Last year, she said, only about 13 paid dues. This year, she said it’s up to 25 or 30. She noted that if 900 artists paid a $75 annual membership dues, SWAIA’s lowest tier for membership entry, it would bring in $67,500.
“With that … we could hire a development director or a development person,” she said. She said the idea of making membership mandatory for market participation has been discussed for several years, but it’s never been pursued.
Currently, she said, the six-person staff solicits donations big and small from “everyone under the sun” to help fund the $1.3 million market.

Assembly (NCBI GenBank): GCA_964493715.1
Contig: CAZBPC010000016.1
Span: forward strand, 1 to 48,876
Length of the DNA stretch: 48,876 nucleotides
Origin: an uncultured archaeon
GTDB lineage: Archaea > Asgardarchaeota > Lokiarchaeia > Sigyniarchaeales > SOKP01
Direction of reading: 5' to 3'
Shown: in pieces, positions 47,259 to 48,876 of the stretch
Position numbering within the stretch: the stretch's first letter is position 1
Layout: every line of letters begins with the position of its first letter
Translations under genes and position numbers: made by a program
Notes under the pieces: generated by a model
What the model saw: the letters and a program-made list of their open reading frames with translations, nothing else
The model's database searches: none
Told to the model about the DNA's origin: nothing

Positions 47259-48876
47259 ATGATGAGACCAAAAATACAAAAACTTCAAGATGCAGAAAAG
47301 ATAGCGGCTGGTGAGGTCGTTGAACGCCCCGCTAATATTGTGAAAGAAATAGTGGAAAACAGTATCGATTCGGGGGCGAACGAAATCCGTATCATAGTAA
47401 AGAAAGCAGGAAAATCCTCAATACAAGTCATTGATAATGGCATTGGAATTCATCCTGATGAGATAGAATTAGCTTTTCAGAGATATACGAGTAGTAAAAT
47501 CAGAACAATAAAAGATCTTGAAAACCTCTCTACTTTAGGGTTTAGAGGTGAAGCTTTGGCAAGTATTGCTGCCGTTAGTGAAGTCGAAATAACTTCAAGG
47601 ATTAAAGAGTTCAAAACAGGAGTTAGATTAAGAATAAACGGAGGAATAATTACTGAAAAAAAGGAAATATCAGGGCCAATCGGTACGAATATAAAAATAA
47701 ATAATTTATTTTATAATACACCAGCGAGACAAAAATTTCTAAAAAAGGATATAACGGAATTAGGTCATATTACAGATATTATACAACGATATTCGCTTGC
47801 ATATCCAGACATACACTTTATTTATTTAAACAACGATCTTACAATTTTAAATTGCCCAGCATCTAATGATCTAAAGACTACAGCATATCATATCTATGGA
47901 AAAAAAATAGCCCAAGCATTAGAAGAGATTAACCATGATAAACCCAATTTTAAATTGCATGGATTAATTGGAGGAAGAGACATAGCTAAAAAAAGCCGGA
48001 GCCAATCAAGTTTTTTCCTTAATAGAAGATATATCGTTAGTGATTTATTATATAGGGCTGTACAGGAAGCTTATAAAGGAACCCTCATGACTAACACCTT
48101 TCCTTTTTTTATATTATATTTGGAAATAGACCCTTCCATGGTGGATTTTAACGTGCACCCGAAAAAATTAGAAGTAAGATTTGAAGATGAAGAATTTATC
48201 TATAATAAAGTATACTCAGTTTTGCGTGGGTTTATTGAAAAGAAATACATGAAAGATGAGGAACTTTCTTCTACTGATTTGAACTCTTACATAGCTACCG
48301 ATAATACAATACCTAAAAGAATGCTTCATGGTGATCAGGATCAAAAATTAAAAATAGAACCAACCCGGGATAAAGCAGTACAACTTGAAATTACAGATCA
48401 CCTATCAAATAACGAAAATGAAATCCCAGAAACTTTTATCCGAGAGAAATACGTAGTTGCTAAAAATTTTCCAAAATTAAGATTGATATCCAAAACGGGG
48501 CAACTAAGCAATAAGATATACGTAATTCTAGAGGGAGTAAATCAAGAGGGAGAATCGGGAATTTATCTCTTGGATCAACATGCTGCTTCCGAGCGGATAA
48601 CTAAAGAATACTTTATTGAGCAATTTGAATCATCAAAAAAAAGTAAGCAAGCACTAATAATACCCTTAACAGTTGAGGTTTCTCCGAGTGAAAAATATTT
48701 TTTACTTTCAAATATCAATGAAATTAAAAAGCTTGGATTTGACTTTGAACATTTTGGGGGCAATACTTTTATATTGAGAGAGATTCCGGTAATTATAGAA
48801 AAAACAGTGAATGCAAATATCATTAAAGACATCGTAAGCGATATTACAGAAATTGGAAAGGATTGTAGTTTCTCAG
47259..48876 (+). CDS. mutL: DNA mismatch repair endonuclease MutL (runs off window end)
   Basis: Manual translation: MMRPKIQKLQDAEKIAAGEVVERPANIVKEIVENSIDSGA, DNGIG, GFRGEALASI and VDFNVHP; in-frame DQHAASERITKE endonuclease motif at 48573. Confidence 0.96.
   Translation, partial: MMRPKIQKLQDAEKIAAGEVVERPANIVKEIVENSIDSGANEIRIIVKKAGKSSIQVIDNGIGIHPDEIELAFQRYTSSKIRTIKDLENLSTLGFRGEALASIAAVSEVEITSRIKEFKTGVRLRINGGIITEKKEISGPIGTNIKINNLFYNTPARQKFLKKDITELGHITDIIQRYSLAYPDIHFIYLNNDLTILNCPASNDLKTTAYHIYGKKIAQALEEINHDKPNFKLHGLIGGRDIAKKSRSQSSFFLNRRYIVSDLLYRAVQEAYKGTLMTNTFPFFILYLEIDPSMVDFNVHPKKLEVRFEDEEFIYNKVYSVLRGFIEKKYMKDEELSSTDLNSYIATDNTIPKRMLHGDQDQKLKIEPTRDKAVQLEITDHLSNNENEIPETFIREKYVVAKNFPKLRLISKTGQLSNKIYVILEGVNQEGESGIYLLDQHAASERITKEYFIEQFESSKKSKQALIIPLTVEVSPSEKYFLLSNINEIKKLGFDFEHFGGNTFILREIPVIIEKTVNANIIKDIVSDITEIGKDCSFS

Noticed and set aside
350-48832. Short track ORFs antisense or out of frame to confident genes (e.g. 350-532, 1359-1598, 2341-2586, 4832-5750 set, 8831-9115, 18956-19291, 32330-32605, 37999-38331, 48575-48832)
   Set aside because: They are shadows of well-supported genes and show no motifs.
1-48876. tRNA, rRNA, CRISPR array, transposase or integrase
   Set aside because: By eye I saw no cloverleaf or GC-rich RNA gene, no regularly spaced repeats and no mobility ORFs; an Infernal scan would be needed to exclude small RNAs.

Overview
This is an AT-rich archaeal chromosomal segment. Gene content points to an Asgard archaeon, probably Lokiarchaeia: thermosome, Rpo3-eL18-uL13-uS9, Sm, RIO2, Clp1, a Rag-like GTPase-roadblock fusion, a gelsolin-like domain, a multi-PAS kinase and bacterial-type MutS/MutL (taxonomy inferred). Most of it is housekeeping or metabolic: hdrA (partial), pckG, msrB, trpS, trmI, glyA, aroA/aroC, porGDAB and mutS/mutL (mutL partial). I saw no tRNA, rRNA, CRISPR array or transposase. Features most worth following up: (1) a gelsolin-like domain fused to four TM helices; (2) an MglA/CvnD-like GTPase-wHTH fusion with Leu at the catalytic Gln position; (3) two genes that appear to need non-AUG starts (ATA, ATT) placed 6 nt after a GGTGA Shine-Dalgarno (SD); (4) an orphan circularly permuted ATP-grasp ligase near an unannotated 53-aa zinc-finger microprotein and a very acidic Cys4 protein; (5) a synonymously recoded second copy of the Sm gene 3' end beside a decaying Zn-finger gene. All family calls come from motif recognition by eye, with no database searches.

Beyond the donations, Indian Market is paid for through the market’s auctions, best-of-show luncheon, booth fees, merchandise and tickets for events like the Haute Couture fashion show.
As for city and state support, Kirk took issue with the lack of Santa Fe businesses supporting the organization, given the tourism dollars that the market brings in.
She said the Santa Fe Arts Commission is providing $50,000 for Indian Market under a cultural event marketing grant. State-affiliated organizations like the New Mexico True tourism campaign and New Mexico Arts provide about $6,000 each, she said.
Governor’s office spokesperson Tripp Stelnicki said in an email that the state is “happy to support” SWAIA through New Mexico Arts, the state’s grant-giving body for arts organizations, and that the state’s Department of Cultural Affairs offers assistance to organizations like SWAIA with applications for the funding.